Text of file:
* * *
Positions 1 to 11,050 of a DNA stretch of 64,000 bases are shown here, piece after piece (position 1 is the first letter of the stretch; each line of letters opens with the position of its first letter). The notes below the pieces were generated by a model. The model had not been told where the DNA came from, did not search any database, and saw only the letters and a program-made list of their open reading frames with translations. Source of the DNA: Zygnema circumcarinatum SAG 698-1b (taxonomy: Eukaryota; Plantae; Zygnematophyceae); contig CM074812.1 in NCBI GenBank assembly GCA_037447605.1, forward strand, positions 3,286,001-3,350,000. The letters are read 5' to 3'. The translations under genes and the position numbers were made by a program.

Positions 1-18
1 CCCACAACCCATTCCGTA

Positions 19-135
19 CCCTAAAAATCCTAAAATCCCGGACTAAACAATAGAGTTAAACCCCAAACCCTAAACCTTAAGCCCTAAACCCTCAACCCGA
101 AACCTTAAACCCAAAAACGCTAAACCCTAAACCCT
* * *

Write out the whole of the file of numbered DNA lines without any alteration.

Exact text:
Positions 1 to 11,050 of a DNA stretch of 64,000 bases are shown here, piece after piece (position 1 is the first letter of the stretch; each line of letters opens with the position of its first letter). The notes below the pieces were generated by a model. The model had not been told where the DNA came from, did not search any database, and saw only the letters and a program-made list of their open reading frames with translations. Source of the DNA: Zygnema circumcarinatum SAG 698-1b (taxonomy: Eukaryota; Plantae; Zygnematophyceae); contig CM074812.1 in NCBI GenBank assembly GCA_037447605.1, forward strand, positions 3,286,001-3,350,000. The letters are read 5' to 3'. The translations under genes and the position numbers were made by a program.

Positions 1-18
1 CCCACAACCCATTCCGTA

Positions 19-135
19 CCCTAAAAATCCTAAAATCCCGGACTAAACAATAGAGTTAAACCCCAAACCCTAAACCTTAAGCCCTAAACCCTCAACCCGA
101 AACCTTAAACCCAAAAACGCTAAACCCTAAACCCT